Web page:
If you are insulating a new building, or an extension there are very prescriptive requirements for the amount of insulation, and the way it is installed. For example, in a pitched roof loft space the building regulations approved document describes two methods of roof insulation:
The first is on the ceiling line, that is just between and over the ceiling joists, which carries a slightly higher insulation requirement than the second option which is along the line of the roof pitch, which means between and under, or over the rafters. Building Design Experts – architects and architectural technologists; understand the requirements. They understand the science that separates poor design and compliance. Unfortunately, all too often, the building contractor doesn’t. So when it comes to a choice between installation exactly in accordance with the design drawings, or the way they did it on the last job, because they found it much easier? Answers on a post card please.

The latter option is warm roof insulation. In installing the insulating material to the line of the roof pitch the aim is to retain heat within the loft space above above the upper floor accommodation. So in other words everything in the roof space should be as warm, or nearly as warm, as the main house.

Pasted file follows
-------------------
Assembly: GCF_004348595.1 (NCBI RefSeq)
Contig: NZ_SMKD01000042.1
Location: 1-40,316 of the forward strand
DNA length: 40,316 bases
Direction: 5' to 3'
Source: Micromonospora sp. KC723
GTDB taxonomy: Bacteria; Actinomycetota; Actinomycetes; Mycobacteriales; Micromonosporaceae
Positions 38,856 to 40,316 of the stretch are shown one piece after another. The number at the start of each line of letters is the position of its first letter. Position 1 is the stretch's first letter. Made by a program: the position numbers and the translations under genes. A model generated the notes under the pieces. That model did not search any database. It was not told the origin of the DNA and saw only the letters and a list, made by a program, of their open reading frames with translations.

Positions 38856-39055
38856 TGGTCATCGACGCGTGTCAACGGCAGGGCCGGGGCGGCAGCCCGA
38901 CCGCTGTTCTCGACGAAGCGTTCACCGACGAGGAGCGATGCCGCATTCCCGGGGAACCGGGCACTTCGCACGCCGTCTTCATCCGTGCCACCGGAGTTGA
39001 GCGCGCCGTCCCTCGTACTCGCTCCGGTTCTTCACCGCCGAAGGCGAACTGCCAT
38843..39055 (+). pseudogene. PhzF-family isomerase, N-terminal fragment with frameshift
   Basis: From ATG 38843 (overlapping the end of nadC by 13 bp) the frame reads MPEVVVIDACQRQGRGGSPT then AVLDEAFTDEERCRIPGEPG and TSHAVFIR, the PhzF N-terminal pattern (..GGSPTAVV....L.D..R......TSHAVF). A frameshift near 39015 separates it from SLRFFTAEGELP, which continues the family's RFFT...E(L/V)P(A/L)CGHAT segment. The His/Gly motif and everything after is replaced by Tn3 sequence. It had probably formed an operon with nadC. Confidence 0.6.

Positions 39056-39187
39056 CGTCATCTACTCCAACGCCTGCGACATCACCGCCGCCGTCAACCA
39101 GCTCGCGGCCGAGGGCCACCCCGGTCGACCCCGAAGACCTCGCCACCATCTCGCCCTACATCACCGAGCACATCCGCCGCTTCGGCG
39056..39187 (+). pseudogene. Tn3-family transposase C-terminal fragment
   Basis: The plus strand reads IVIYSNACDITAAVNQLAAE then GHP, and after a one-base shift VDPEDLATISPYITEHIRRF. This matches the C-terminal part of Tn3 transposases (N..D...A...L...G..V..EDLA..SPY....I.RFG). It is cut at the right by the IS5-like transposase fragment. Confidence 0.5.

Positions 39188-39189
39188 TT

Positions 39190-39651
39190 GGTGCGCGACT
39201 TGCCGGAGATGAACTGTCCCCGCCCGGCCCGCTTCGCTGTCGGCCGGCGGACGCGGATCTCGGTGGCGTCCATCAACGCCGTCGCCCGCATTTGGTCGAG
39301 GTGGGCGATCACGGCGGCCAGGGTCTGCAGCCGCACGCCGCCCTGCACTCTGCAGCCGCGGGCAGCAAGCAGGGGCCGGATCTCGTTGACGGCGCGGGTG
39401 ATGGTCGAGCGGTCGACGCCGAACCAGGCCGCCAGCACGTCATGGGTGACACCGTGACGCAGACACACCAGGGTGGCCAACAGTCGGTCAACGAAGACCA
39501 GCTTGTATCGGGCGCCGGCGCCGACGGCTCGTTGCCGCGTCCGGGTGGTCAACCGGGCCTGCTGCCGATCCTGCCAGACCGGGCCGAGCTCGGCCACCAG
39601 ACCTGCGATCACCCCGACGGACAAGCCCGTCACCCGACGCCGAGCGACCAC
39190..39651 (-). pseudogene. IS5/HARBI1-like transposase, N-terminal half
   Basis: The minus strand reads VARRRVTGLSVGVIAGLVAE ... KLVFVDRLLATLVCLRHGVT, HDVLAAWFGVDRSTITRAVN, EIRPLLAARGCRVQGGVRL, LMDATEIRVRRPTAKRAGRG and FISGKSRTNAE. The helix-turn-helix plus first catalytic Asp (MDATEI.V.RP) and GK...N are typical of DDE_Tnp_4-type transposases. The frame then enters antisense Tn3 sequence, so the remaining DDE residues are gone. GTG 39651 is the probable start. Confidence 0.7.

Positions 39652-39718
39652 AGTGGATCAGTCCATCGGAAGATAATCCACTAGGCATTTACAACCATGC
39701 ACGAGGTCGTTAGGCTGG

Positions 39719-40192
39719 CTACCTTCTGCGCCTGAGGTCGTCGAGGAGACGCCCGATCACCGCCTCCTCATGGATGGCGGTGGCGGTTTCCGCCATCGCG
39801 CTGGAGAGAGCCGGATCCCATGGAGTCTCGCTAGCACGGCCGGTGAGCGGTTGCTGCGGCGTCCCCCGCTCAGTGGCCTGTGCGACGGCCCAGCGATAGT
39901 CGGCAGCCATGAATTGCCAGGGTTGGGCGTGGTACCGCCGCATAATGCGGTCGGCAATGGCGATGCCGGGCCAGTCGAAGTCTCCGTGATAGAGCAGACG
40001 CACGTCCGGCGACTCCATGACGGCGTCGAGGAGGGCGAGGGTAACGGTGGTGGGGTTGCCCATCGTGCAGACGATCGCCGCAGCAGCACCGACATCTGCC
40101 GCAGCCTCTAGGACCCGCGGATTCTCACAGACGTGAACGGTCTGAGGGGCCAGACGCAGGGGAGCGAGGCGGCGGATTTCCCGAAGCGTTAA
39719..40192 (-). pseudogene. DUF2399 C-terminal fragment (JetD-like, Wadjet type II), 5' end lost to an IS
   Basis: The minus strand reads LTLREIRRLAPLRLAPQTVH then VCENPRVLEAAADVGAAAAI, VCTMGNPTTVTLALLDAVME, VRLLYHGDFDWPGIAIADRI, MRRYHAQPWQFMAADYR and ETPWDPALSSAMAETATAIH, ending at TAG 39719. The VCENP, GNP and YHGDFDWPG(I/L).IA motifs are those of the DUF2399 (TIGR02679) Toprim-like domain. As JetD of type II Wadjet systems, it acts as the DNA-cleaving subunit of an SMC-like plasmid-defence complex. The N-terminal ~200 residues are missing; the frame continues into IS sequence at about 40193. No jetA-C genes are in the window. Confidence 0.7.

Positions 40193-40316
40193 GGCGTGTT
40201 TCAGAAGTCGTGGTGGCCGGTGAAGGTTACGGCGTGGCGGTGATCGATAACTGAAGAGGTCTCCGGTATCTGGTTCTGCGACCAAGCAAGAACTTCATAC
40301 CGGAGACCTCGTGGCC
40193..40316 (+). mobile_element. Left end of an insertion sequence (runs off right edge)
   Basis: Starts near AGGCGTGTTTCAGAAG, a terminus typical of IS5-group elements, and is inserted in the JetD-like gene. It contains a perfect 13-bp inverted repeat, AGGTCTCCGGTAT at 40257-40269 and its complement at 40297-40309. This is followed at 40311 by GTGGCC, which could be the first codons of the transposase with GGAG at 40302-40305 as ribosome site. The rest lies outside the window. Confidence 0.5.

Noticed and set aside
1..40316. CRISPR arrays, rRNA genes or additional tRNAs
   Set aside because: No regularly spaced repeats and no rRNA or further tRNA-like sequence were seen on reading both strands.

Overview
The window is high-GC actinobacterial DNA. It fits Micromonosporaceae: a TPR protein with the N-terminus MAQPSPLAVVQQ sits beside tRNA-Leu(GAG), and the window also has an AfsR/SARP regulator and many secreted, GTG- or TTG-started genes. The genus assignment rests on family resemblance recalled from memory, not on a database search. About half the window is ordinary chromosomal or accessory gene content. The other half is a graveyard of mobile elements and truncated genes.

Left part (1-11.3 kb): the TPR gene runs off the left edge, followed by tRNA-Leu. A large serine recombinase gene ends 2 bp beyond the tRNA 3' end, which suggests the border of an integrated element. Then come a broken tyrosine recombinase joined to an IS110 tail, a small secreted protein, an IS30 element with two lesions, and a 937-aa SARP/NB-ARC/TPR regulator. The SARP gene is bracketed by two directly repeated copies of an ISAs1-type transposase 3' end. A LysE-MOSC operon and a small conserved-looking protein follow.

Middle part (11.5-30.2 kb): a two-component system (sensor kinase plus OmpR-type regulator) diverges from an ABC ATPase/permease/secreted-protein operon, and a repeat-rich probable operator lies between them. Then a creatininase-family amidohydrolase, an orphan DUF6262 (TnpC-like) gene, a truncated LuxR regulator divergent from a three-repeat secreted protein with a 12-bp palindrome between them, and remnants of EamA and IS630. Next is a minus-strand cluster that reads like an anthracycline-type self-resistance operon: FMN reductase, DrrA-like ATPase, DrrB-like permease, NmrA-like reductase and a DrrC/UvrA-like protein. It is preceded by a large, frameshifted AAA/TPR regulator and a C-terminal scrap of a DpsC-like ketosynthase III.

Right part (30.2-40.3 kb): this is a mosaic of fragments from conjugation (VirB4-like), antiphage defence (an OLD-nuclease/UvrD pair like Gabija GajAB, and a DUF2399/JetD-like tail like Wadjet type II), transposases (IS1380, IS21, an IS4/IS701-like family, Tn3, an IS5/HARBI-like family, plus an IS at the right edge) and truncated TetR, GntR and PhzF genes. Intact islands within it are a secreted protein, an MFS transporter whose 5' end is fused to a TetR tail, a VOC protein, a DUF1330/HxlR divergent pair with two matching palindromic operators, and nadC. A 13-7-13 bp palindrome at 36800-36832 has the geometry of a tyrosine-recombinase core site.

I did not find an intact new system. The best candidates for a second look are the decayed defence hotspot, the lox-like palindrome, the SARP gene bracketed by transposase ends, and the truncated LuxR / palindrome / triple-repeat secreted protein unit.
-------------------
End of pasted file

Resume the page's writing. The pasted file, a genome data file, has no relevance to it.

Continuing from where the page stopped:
The first option, cold roof insulation; is trying to retain the heat to the upper floor at ceiling level, and any volume of the pitched roof above there is cold as a consequence. This option might seem more familiar to those of you not too familiar with more modern construction techniques. After all we have been insulating lofts at ceiling level for years. But, quite a few years ago somebody worked out that when we start introducing insulation between warm and cold spaces; the moisture laden air that existed happily within the warm, was very likely to condense as soon as it came into contact with a cold surface within the roof space. And of course water, where you do not want it is almost always a problem.